Focus Delhi

F1 Facts, Formula 1 in India

In the days preceding Formula 1 races, the drivers can drink up to 8 litres of water in countries where the climatic conditions are very hot.

The F1 cockpits have a bottle of drinking water installed for the drivers in case they feel thirsty during the race. Many a times, the water in the bottle also has mineral salts to energize the drivers. The drivers can drink water from it via a pipe to avoid dehydration.

All F1 drivers are assigned numbers depending on the performance in the previous season. The previous season's champion is given number 1, and his team-mate automatically gets number 2.

F1 drivers are exposed to high temperature for approximately over an hour during each race. This results in a F1 driver losing about 4kgs of weight just after one race.

Studies have underlined the fact that a certain level of fluids is necessary in the body for efficient functioning. A person who has lost 4% of body weight can loose up to 40% of their psycho-physical ability temporarily. The drivers have to remove the steering wheel to get inside the car. A latch behind the steering wheel releases it from the column.

Number 13 is not assigned to any F1 driver as it is considered inauspicious. Most F1 drivers start their career in karting. They initially ride traditional European single seated series cars like Formula Ford, Formula Renault, Formula 3, and finally GP2. Before GP2, Formula Two and then Formula 3000 served the role of feeder series for F1.

Interesting F1 facts: The first ever race of Formula 1 was held in Silverstone tracks in the UK on 13th May 1950 under the ‘FIA Formula-One’ World Championship.

The F1 car designed with around 80000 components needs to be 100 % accurate in designing to be able to make it to the race track. A car even with minute default is not allowed on the track to avoid any risk to the life of the driver. Over a kilometre of electric cable is used to connect about 100 sensors and actuators in the F1 cars. These linked sensors and actuators are required to monitor and control the cars that are racing.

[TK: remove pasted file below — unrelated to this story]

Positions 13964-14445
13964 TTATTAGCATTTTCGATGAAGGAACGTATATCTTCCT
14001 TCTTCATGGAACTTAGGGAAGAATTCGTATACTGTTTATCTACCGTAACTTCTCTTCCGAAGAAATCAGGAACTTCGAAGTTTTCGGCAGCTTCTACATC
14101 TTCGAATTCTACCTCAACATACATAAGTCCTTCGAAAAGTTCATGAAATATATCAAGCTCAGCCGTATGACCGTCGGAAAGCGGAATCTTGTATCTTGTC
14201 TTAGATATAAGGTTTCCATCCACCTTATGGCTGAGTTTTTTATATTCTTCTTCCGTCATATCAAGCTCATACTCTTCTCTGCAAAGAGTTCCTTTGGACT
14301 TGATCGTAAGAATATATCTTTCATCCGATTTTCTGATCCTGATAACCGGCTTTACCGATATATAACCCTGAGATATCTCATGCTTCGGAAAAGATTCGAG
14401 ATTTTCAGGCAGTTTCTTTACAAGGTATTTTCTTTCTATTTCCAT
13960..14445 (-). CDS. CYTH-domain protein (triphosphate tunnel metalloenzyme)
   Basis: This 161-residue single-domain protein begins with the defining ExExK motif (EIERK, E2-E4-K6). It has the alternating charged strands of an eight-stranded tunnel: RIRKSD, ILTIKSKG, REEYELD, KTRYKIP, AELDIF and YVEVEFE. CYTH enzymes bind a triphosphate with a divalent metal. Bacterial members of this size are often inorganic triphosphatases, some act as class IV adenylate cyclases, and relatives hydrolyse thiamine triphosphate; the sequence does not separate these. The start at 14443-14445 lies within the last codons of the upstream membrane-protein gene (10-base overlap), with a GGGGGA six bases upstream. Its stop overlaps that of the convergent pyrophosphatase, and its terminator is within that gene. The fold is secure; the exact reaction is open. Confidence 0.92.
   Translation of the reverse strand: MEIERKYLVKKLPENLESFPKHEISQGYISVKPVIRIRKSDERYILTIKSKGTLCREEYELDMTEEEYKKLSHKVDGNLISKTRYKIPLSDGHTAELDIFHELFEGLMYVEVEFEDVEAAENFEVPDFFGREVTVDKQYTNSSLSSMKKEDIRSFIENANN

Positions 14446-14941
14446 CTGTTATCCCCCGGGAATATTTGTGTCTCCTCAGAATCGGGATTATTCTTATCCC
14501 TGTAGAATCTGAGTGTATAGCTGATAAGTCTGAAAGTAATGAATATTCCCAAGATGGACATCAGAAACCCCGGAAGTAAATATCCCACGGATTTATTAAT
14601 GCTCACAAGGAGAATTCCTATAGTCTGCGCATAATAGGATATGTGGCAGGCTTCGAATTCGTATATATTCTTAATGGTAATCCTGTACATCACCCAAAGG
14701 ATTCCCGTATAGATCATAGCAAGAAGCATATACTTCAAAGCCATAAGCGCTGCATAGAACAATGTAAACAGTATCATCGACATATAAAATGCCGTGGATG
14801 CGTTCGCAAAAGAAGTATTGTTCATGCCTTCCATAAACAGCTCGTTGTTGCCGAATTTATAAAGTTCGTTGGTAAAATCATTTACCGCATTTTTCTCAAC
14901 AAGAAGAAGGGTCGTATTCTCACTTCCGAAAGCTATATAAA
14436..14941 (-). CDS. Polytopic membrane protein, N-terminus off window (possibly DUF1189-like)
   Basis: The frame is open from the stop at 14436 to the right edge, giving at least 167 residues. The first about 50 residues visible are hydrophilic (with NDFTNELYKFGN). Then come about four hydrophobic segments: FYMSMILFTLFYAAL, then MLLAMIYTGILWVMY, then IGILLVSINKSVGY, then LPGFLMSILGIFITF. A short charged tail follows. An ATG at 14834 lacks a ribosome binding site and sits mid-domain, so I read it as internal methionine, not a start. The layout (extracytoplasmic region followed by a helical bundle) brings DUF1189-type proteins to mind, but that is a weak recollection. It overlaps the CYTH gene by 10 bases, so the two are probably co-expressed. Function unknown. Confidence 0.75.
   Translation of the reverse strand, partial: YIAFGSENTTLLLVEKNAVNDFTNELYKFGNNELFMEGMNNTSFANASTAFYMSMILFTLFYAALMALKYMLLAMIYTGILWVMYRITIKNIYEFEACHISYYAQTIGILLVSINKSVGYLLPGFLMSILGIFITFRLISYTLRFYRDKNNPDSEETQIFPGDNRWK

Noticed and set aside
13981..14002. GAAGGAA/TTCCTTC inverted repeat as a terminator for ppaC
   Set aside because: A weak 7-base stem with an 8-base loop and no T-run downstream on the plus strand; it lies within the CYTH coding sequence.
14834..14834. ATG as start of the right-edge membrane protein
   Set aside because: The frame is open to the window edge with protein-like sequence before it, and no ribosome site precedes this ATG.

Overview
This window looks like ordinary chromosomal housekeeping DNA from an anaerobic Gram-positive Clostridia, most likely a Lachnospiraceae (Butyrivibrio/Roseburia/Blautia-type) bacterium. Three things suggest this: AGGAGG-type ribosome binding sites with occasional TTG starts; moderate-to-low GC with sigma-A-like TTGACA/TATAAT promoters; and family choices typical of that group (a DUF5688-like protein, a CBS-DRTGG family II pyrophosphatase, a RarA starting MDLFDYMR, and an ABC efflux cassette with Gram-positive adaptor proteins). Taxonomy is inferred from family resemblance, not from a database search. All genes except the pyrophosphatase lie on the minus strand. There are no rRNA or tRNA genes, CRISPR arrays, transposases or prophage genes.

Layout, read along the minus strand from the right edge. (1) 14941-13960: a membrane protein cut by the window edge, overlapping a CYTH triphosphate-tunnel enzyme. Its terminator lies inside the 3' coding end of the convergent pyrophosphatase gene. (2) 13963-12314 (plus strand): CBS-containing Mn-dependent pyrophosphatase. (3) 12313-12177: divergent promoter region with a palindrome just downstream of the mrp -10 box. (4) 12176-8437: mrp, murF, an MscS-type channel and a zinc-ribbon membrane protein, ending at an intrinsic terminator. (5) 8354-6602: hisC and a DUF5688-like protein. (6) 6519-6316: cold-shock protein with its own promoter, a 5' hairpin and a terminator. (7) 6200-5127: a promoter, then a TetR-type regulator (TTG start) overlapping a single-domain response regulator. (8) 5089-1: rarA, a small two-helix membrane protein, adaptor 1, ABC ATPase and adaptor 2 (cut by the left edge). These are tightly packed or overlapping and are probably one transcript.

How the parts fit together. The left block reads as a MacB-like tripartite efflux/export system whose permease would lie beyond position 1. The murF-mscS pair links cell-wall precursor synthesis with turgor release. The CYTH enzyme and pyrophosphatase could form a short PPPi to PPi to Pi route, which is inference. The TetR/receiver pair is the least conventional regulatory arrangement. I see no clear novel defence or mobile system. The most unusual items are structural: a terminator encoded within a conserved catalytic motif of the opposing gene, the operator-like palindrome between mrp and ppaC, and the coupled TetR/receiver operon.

The speed of F1 cars is even more then the take of speed of a small aircraft. This is mainly because of the improved aerodynamic structure of these cars that generate incredible high down force.

When the tyre tread temperature of a car reaches about 900C to 1200C, it delivers peak performance The re-fuelers used in F1 cars have a capacity of supplying 12 litres of fuel per second which makes these cars take just 4 seconds to fill an oil tank of about 50 litres.

Tyres of these high-end racing cars have a shorter life cycle as they lose about 0.5 kg weight during one race. A Formula 1 car weighs around 550 kg.

The space in these F1 cars is so limited that the driver needs to remove the steering wheel to get out in and out of these cars.

Automatic gearbox is not used in the F1 cars. However, these days semi-automatic gearbox has become common that helps improve steering grip and ease of driving.

The brakes of Formula 1 cars are comprised of carbon fibres to bear the temperature as high as 1000 degrees. The engines of Formula 1 cars are composed of 5000 components and generate 750 bhp. It lasts only one race. The front and rear wing of these racing cars generate good amount of downforce. These can even generate a downforce equal to that of the car’s weight when it reaches the speed of around 160km/h.

Brakes of F1 cars take about 55 metres and 1.9 seconds to bring the car to a standstill even on applying full pressure. F1 cars are powered with advanced engine technologies that give them the power to accelerate from 0 to 200 km/h and back to 0 km/h in just seven seconds.

The fastest F1 circuit is Monza and it boasts of highest speed record of 375 km/h.

Michael Schumacher holds the record of seven consecutive victories in the World Championship of Formula 1.

The youngest ever Formula 1 starter is Mike Thackwell of New Zealand. He was only 19 at the time of his first race.

Brazil's Emerson Fittipaldi is the youngest Formula 1 driver. He is 25 years old.

Last updated on 10/25/2011